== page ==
The Role of Canadian Social Policy and Identity[edit]

In Fire and Ice: The United States, Canada and the Myth of Converging Values, the author, Michael Adams, head of the Environics polling company seeks distinctions between Canadians and Americans using polling research performed by his company as evidence. Critics of the idea of a fundamentally "liberal Canada" such as David Frum argue that the Canadian drive towards a more noticeably leftist political stance is largely due to the increasing role that Quebec plays in the Canadian government (three of the last five elected Prime Ministers have been Quebecers, four if one includes Ontarian born Paul Martin). Quebec historically was the most conservative, religious and traditional part of Canada. Since the Quiet Revolution of the 1960s, however, it has become the most secular and social democratic region of Canada. However, it is noteworthy that many Western provinces (particularly Saskatchewan and British Columbia) also have reputations as supporting leftist and social democratic policies. For example, Saskatchewan is one of the few provinces (all in the West) to reelect social democratic governments and is the cradle of the Co-operative Commonwealth Federation and its successor the New Democratic Party. Much of the energy of the early Canadian feminist movement occurred in Manitoba.

By contrast, the Conservative provincial government of Alberta has frequently quarrelled with federal administrations perceived to be dominated by "eastern liberal elites." [62] Part of this is due to what Albertans feel were federal intrusions on provincial jurisdictions such as the National Energy Program and other attempts to 'interfere' with Albertan oil resources.

Distinctly Canadian[edit]

  • The search for the Canadian identity often shows some whimsical results. To outsiders, this soul-searching (or, less charitably, navel-gazing) seems tedious or absurd, inspiring the Monty Python sketch Whither Canada?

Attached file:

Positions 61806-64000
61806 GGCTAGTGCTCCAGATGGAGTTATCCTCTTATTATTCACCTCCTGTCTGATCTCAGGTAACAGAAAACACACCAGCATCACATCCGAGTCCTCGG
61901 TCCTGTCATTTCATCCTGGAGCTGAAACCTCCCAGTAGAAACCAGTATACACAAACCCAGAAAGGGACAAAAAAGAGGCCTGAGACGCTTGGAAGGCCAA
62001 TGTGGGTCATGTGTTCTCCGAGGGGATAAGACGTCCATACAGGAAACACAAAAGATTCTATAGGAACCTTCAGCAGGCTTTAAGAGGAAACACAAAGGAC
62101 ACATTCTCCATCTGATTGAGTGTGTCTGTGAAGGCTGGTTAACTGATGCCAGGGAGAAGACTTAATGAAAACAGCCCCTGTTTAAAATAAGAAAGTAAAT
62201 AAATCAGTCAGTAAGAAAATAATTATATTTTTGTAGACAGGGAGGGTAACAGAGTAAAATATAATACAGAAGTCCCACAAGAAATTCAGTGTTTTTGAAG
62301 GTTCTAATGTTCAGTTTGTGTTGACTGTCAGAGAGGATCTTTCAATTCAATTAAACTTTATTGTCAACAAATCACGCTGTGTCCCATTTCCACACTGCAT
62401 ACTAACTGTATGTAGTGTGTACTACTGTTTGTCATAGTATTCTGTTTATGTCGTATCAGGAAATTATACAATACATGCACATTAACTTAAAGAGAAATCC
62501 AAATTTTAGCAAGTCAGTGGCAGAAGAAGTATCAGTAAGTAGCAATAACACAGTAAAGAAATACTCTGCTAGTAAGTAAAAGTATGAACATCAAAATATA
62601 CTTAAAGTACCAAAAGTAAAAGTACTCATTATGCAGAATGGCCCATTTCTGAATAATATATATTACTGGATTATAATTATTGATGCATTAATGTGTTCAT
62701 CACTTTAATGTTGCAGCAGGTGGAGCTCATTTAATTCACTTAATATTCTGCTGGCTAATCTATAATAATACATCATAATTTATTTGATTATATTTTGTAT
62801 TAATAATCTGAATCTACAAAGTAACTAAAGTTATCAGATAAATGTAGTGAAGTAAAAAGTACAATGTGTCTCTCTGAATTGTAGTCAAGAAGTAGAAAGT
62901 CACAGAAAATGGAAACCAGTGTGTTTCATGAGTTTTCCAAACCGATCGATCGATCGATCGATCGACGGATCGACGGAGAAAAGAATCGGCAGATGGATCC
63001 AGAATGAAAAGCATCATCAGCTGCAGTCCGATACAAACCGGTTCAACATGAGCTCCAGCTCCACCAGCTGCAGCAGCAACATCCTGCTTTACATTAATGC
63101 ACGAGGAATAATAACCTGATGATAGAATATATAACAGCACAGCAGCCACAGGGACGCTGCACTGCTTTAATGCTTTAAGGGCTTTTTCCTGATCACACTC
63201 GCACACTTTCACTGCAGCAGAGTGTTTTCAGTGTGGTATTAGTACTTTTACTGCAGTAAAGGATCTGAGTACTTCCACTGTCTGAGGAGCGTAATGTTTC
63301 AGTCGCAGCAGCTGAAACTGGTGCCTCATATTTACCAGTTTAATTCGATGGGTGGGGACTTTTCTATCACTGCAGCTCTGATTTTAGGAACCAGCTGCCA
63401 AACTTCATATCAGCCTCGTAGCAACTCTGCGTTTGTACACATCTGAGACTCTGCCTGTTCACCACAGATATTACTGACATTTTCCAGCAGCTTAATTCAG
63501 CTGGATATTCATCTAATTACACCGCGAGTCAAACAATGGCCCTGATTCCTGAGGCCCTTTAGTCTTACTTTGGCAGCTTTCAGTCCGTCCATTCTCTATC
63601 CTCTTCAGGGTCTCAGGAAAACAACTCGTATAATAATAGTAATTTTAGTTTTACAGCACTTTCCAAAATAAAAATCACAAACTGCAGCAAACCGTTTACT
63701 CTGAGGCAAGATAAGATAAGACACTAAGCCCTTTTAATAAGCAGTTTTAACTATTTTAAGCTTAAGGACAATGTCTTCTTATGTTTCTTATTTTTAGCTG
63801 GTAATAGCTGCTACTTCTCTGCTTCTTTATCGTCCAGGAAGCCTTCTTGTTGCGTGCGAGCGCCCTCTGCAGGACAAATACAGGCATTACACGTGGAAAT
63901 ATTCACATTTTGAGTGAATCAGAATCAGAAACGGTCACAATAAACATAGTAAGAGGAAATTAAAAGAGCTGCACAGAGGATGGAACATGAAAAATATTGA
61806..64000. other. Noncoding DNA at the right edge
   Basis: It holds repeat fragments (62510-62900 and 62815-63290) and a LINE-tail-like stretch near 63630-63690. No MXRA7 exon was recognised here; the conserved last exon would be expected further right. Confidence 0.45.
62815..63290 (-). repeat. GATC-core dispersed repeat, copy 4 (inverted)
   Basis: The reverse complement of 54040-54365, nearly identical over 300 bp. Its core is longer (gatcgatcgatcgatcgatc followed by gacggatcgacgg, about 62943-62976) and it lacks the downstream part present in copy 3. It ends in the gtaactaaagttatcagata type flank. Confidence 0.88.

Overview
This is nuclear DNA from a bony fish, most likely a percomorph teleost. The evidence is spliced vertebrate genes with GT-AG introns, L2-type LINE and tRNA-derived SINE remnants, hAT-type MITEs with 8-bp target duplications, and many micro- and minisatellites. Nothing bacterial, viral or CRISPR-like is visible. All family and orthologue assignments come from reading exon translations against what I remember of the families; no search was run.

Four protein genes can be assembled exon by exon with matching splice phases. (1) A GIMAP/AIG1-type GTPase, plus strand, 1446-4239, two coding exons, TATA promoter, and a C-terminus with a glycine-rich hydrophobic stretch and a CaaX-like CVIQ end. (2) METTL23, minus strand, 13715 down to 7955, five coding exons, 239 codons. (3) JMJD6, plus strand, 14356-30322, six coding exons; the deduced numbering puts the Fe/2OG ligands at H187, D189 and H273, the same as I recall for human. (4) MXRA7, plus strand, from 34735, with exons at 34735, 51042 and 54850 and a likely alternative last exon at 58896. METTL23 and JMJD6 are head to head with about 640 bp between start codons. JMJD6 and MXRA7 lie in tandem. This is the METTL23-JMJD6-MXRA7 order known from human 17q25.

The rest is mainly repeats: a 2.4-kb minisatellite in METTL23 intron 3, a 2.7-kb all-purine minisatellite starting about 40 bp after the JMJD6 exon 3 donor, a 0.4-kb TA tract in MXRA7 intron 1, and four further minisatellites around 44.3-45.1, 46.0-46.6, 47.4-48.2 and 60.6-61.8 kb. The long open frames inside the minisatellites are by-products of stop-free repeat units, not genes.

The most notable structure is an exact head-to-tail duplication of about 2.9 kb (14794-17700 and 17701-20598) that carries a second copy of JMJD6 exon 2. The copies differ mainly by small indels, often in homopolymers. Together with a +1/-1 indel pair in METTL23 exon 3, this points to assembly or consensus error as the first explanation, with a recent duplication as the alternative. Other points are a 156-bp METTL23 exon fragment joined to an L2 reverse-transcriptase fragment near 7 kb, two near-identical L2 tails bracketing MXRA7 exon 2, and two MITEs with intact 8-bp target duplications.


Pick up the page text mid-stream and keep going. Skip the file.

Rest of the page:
• In 1971, Peter Gzowski of CBC Radio's This Country in the Morning held a competition whose goal was to compose the conclusion to the phrase: "As Canadian as..." The winning entry was "... possible, under the circumstances." It was sent in to the program by Heather Scott.[63]
  • Robertson Davies, one of Canada's best known novelists, once commented about his homeland: "Some countries you love. Some countries you hate. Canada is a country you worry about."
  • Pierre Berton, a Canadian journalist and novelist, said: "A Canadian is someone who knows how to make love in a canoe without tipping it."[verify]
  • British novelist Douglas Adams said each country was like a particular type of person, and "Canada is like an intelligent 35 year old woman". America, on the other hand, is a "belligerent adolescent boy" and Australia is "Jack Nicholson".[verify]
  • Prime Minister Mackenzie King quipped that Canada was a country with "not enough history, too much geography".[verify]
  • According to John A. Macdonald, the "special genius" of Canadian identity was that "it asks but one thing of its adherents: complete and total submission to the will of the state. Once that has been accepted, everything else Canadian follows." Pierre Trudeau largely agreed, saying that "To a Canadian, the only virtue is loyalty; the only sin, disobedience."[verify]

See also[edit]



  1. ^John Ralston Saul, Reflections of a Siamese Twin: Canada at the End of the 20th Century, Toronto: Viking Canada, 1997, p. 439
  2. ^Philip Resnick, The European Roots of Canadian Identity, Peterborough: Broadview Press Ltd, 2005 p. 63
  3. ^Roy McGregor, Canadians: A Portrait of a Country and Its People, Toronto: Viking Canada, 2007
  4. ^Saul,Reflections of a Siamese Twin p. 8.
  5. ^"Biculturalism", The Canadian Encyclopedia (2010) online
  6. ^ abLipset (1990)
  7. ^Magocsi, (1999)
  8. ^Margaret Atwood, Survival: A Thematic Guide to Canadian Lieterature
The maple leaf is the symbol most associated with Canadian identity.
Proclamation of Canadian Confederation (1867)
Total Canadian health care expenditures in 1997 dollars from 1975 to 2009[29]
Political cartoon on Canada's multicultural identity, from 1911.
Canada is noted for cold and snow.